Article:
4. Whichever team has the most points by the end of the game wins the quiz show.

Alternatively, you can also turn the activity into a game of Jeopardy and create categories with different point values. For example, you can have a category on Bible stories worth 100 points, a category on Bible verses worth 200 points, and so on. 

3. Yes Or No

This game helps your group review Bible lessons, stories, and concepts. This game is similar to Quiz Show but encourages more interaction and team play.

These are the steps to playing the game:

  1. List Bible-related people, places, objects, and things on small pieces of paper. 
  2. Put all of those words in a bowl or container. 
  3. Split the group into two teams and appoint one person to go to the front. 
  4. Have the remaining team members draw one word per team. 
  5. When the game begins, the appointed members should ask yes or no questions to their respective teams. The other team members will then guide their teammate toward the correct answer. For example, the appointed member can ask, "Is it a person?" and the team members can say, "Yes!". 
  6. Continue asking questions until the player gets the correct answer. Since it’s a competition, only the first team to get the answer wins a point. Teams can then switch out the appointed player, so everybody gets a chance to play.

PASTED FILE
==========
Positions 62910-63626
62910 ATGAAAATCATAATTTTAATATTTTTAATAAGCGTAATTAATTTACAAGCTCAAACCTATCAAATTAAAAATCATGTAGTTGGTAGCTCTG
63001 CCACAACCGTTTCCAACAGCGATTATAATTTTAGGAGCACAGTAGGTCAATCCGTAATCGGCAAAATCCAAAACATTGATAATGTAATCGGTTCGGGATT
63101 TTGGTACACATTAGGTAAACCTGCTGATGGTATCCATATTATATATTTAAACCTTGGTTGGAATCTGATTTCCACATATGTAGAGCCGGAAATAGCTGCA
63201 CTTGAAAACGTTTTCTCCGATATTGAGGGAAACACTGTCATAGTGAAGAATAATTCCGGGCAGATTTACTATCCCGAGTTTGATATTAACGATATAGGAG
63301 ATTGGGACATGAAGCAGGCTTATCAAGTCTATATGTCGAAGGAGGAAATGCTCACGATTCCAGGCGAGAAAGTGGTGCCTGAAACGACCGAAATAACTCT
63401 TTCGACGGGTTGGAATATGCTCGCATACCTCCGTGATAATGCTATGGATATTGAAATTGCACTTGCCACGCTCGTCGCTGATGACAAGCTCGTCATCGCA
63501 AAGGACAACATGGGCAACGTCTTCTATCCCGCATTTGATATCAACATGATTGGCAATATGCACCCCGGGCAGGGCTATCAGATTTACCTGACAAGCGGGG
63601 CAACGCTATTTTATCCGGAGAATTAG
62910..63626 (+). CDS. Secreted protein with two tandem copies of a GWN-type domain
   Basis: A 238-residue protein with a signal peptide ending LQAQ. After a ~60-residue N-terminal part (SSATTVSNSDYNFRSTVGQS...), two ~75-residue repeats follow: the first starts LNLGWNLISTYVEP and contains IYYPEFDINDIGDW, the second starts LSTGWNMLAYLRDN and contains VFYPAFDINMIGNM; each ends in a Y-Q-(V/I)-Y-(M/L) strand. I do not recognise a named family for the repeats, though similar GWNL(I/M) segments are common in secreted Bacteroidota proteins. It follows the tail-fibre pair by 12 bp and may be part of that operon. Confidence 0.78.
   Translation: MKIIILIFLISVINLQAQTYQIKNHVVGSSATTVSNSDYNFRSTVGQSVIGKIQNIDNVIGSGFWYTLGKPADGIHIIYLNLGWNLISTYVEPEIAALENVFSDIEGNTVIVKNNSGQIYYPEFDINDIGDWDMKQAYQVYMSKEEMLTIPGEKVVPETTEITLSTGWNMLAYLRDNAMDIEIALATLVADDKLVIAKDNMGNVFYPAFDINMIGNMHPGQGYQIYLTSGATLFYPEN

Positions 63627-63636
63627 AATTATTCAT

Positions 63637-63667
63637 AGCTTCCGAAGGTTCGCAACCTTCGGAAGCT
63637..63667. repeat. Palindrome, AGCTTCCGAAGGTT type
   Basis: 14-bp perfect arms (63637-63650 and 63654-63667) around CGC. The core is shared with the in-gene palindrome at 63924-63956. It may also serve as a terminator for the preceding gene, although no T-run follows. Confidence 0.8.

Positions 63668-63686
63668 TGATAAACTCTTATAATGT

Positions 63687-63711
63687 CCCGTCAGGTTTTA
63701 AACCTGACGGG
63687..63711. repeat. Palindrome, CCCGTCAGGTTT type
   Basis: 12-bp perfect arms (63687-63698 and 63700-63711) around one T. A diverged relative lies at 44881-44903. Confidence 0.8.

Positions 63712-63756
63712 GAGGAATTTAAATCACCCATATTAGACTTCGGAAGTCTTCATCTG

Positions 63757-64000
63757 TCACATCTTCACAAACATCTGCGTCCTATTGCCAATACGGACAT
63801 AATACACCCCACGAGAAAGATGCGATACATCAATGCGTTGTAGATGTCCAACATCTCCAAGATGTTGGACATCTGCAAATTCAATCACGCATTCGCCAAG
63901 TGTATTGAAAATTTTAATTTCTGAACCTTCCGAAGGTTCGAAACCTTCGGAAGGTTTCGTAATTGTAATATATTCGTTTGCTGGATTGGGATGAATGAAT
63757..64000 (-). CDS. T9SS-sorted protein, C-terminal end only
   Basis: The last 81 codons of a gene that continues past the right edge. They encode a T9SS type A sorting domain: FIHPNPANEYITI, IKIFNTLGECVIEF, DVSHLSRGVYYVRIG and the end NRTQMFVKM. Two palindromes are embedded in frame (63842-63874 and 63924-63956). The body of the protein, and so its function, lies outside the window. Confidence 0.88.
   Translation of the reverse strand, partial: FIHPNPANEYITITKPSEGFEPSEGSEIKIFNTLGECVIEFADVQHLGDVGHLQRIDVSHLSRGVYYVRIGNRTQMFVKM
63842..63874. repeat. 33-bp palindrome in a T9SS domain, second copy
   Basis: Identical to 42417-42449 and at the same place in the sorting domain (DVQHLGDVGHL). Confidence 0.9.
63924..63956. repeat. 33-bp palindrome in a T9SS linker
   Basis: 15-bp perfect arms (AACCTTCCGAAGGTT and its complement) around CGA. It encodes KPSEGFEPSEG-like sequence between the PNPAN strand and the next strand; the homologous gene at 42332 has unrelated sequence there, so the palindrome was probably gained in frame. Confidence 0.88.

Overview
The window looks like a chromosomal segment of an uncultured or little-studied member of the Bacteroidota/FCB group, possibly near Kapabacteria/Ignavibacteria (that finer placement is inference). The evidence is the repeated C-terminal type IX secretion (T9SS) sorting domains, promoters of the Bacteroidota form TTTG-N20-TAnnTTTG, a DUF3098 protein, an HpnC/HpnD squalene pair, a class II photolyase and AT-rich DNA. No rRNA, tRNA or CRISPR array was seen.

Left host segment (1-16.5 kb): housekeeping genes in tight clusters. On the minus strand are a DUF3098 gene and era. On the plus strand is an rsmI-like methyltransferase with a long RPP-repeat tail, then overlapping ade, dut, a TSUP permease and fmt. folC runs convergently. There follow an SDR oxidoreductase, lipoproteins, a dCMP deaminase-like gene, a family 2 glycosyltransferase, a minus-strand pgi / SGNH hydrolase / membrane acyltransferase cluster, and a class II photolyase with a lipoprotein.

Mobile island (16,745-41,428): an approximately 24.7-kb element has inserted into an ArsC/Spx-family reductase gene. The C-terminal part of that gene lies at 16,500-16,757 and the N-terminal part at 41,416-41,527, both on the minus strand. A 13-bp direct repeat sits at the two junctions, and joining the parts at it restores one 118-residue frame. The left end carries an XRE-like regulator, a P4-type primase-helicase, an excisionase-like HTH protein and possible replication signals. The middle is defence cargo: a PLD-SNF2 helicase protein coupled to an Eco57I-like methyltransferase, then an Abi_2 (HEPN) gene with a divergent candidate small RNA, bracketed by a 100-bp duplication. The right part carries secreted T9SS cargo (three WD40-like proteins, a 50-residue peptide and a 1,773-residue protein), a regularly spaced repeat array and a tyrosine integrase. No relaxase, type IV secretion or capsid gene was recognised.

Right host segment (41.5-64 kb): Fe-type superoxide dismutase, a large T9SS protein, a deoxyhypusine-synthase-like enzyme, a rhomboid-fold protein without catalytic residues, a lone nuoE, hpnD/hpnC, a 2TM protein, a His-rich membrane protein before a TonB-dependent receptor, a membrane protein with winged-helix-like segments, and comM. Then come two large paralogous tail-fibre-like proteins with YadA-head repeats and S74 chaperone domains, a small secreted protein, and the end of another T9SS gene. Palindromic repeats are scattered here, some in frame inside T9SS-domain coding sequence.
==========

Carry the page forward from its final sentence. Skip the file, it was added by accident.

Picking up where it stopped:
7. Continue until the answers run out. Whichever team has the most points wins the overall game.

If you want to make the game more competitive, award extra points for creative questions or speed. You can also have multiple difficulty levels with corresponding points (e.g., easy guesses equal 100 points while harder ones get 300 points).

Interactive Bible Study for Youth, Instrumental Spiritual Lessons for Life

These are just a few of the many games you can use to review Bible stories and lessons with your members, so feel free to use these ideas as a starting point for interactive activities. What's important is that you find a game they'll enjoy, so they interact with the material more personally. 

video transcript

(Scroll for more)